Every child should be so fortunate to have a favorite memory with their parents – or the people that raised them. The two aren’t always one in the same.
With 1,385 divorces happening every 5 hours, or the time of a wedding reception, I’m appreciative my parents fought their way through the difficult times and stuck together. They made it a point to spend as much time as possible with their children, too.
I spent far more time with my Mom than Dad. Mainly, because he was often working onsite at his client locations while he provided for our family. This made the moments we did have together feel very special, because I understood his time was scarce while being split amongst six children and a loving wife.
Somehow, Dad found a way to spend ‘special time’ with each of his children; finding unique ways to make memories while sharing our common interests.
I spent a lot of time in the garage with dad, fixing cars, repairing garden tools, or being employed for my ‘special job’ of compacting the trash.
This job involved my dad holding me high above our trash can while I stomped the trash down to make room for more garbage bags.
Large families make a lot of garbage…
I look back on these times and hold them close to my heart, because they were the times where I got to know my Dad – I mean, really know my Dad.
Children used to work alongside their fathers. Because of this, they would see the temperance of their father. For example, a young boy could see the toil and temper of his father while he worked in the field, loaded a wagon or hammered a piece of hot metal.
Nowadays, a child simply sees their parents after a long day at work and doesn’t have a full understanding of why their patience might be short, because they weren’t with them during the moments that voided them of it.
I look back fondly at the moments I would work alongside my Dad in our garage – sweating under the hood of a car while he read through the vehicle repair guide to accomplish the task.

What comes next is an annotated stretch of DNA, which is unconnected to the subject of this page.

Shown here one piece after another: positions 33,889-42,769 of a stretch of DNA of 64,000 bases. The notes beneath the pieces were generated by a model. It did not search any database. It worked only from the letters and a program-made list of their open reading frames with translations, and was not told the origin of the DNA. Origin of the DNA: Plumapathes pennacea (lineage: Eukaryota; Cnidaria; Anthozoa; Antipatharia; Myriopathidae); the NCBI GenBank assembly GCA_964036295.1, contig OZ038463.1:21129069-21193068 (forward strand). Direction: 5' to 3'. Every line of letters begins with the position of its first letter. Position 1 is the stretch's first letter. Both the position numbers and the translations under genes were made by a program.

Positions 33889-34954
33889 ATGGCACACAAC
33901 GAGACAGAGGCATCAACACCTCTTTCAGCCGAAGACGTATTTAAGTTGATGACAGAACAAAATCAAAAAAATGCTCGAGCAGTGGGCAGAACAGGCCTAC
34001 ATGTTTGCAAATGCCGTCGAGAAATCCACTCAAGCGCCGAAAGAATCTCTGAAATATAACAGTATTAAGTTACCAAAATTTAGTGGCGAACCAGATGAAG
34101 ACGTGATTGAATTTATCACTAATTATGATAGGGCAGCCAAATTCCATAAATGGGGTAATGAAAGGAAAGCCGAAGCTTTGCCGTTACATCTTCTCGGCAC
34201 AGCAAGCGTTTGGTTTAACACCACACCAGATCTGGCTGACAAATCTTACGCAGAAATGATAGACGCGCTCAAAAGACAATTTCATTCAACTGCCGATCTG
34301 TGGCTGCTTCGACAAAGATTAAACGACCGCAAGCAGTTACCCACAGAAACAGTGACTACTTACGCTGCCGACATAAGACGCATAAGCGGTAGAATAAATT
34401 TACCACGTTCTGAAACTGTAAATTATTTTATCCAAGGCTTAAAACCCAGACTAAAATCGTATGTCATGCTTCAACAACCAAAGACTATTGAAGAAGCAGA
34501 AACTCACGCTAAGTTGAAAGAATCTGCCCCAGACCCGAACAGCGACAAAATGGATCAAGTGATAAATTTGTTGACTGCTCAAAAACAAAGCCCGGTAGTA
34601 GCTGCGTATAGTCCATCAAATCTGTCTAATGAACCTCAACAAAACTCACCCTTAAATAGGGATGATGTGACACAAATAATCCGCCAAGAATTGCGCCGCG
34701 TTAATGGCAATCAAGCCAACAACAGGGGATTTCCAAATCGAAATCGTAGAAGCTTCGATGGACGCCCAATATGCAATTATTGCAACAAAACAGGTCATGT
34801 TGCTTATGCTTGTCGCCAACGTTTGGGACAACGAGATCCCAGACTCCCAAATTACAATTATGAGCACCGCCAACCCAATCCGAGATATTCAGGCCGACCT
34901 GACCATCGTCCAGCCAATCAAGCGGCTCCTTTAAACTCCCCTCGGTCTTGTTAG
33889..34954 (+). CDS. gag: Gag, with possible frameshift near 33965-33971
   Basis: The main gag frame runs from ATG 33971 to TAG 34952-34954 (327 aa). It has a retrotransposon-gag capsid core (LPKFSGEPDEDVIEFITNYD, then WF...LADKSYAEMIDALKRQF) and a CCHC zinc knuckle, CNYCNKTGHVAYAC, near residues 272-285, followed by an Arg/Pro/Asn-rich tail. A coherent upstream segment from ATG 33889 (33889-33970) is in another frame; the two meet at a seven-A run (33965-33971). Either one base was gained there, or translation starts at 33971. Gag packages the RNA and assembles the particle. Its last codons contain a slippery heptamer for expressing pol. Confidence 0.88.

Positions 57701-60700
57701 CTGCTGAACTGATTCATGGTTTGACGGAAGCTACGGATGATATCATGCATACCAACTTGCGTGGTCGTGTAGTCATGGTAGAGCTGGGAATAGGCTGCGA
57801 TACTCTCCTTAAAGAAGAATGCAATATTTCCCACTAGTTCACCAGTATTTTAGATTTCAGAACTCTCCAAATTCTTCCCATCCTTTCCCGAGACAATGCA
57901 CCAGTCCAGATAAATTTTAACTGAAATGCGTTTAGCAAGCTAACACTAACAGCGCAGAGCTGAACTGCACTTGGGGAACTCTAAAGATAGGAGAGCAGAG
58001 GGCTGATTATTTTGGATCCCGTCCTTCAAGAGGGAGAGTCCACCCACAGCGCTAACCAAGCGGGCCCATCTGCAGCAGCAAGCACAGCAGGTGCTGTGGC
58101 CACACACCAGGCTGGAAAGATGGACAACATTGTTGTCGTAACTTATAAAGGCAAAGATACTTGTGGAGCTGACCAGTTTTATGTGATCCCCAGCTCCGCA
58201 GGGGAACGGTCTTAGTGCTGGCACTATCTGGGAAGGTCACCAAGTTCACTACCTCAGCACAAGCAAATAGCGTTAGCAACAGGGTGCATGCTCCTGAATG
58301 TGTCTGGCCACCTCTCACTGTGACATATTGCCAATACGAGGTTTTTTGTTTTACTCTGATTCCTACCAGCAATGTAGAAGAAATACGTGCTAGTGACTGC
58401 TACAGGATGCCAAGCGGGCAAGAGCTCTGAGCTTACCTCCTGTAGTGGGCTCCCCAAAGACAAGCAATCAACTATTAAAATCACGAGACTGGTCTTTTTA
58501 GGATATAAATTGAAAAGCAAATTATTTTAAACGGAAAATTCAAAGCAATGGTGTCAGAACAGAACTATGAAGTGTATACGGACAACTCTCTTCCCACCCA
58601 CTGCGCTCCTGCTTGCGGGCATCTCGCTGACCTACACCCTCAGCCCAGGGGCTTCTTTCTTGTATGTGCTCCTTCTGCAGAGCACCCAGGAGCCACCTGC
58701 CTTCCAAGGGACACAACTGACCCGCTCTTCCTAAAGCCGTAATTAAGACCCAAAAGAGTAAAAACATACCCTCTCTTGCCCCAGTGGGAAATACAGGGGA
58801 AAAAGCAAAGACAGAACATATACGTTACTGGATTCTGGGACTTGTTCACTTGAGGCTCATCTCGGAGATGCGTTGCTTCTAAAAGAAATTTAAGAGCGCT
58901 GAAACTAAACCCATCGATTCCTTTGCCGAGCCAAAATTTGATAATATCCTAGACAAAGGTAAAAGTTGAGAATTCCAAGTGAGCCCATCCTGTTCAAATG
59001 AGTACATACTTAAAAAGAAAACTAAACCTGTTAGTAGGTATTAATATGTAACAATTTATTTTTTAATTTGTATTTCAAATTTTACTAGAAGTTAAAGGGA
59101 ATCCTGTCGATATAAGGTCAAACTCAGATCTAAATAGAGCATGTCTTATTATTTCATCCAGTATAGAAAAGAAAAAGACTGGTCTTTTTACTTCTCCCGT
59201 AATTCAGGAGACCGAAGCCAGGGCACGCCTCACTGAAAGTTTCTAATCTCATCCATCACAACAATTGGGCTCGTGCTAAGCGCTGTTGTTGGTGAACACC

He taught me a lot of lessons in these moments. Unfortunately, we never had the opportunity to drink a beer together after a hard day’s work.
Of all the times we shared together, one day together when I was six years old stands out to me as my absolute favorite.
It was a weekday, and Dad proposed the two of us spend the day together. He told me that he had a surprise for me and to pack my bathing suit, along with a change of clothes.
Instead of driving our forest green 1977 Volvo Wagon, Dad fired up the 1979 Toyota Land Cruiser in our garage. He had spent the last few weeks making repairs to the Cruiser so that we could take it out for the day.
Eagerly, I hopped in the front seat of the vehicle and grinned with anticipation as he pulled it out of our driveway. He took the top off of the Cruiser before we left, so that we could ride in the open air.
To my great delight, Dad drove to a place in Columbus where people would go ‘mudding’ with their dirt bikes, off-road vehicles, and 4-wheelers.
For over an hour, we roared through the mud, climbed over hills, and fought our way through deep trenches of dirty water.
I remember looking over at Dad, who confidently steered the vehicle while shifting gears on the manual transmission. Even in the moments where I thought we were stuck, he found a way to pull us through and get us to the other side of the mud.
That was when I knew my Dad was Superman.
I never felt so safe, protected, or secure as I did in that moment; squealing with joy as he deftly maneuvered the Land Cruiser through obstacles and rocky terrain while the engine roared under his command.
As we drove away from the mud, Dad told me he had another surprise for me – going to Wyandot Lake amusement park; one of my favorite places. We spent the afternoon riding amusement park rides, tearing down water slides, and eating junk food.
At 240lbs. and 6’4”, my Dad easily carried the large inflatable tubes up many flights of stairs so we could ride them down the water slides. I looked up at him and thought that someday I would be as big and strong as he was.
At the end of the day, we drove home in the Land Cruiser and I eagerly told my siblings about all of our adventures with great delight.
That day stands above all others when I think about my Dad. Over 20 years later, I still look back on that day and remember the time Dad made me feel like the most important little man in the world.
Life is full of such memories. and when you don’t stop to lose yourself in them, you’ll find yourself wondering where they all went so quickly.
As an adult, I still hear the voice of my 6 year-old self reminding me how very fortunate I was to have had Superman as my Dad, while encouraging me about the day I have children: